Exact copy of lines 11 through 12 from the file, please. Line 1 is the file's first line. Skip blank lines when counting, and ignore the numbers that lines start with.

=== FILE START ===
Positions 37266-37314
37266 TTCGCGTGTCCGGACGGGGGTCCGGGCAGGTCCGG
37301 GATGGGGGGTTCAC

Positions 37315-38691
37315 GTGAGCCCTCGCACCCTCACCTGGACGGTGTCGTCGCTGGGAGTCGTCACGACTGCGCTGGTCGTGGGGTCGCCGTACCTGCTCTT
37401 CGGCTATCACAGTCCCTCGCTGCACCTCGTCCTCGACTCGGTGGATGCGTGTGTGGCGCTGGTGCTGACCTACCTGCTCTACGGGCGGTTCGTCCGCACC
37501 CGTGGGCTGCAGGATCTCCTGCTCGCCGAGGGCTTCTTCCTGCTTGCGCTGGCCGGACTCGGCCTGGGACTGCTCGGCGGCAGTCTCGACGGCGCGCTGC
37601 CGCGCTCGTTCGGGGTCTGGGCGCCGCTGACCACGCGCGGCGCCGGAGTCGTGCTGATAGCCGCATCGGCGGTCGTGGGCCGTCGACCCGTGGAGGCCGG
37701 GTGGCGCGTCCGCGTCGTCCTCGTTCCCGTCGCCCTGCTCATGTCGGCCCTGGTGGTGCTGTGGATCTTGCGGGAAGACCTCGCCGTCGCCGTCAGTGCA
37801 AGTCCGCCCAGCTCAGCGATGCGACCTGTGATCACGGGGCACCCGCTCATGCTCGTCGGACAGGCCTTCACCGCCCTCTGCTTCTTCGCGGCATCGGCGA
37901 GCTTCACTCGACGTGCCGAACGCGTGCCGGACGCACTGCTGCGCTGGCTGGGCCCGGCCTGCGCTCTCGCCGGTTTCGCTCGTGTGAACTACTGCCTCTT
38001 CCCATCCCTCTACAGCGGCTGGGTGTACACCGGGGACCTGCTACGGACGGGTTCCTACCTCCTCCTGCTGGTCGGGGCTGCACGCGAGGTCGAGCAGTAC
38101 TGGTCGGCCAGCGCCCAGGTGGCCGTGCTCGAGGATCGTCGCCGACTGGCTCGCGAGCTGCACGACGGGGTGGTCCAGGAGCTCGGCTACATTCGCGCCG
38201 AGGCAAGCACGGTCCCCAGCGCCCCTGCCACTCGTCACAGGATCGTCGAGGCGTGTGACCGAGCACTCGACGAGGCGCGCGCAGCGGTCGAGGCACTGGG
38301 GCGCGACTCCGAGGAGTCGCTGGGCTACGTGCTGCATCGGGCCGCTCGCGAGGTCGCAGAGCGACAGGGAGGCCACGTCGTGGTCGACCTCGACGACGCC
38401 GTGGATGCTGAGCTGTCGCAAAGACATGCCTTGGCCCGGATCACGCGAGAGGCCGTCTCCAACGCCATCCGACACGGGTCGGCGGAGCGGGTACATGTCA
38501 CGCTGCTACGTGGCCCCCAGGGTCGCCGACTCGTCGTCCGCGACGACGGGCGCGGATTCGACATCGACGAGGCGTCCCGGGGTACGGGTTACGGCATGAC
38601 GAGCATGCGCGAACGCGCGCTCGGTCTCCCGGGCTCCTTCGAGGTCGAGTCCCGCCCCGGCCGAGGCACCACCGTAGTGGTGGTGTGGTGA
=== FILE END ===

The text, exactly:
37901 GCTTCACTCGACGTGCCGAACGCGTGCCGGACGCACTGCTGCGCTGGCTGGGCCCGGCCTGCGCTCTCGCCGGTTTCGCTCGTGTGAACTACTGCCTCTT
38001 CCCATCCCTCTACAGCGGCTGGGTGTACACCGGGGACCTGCTACGGACGGGTTCCTACCTCCTCCTGCTGGTCGGGGCTGCACGCGAGGTCGAGCAGTAC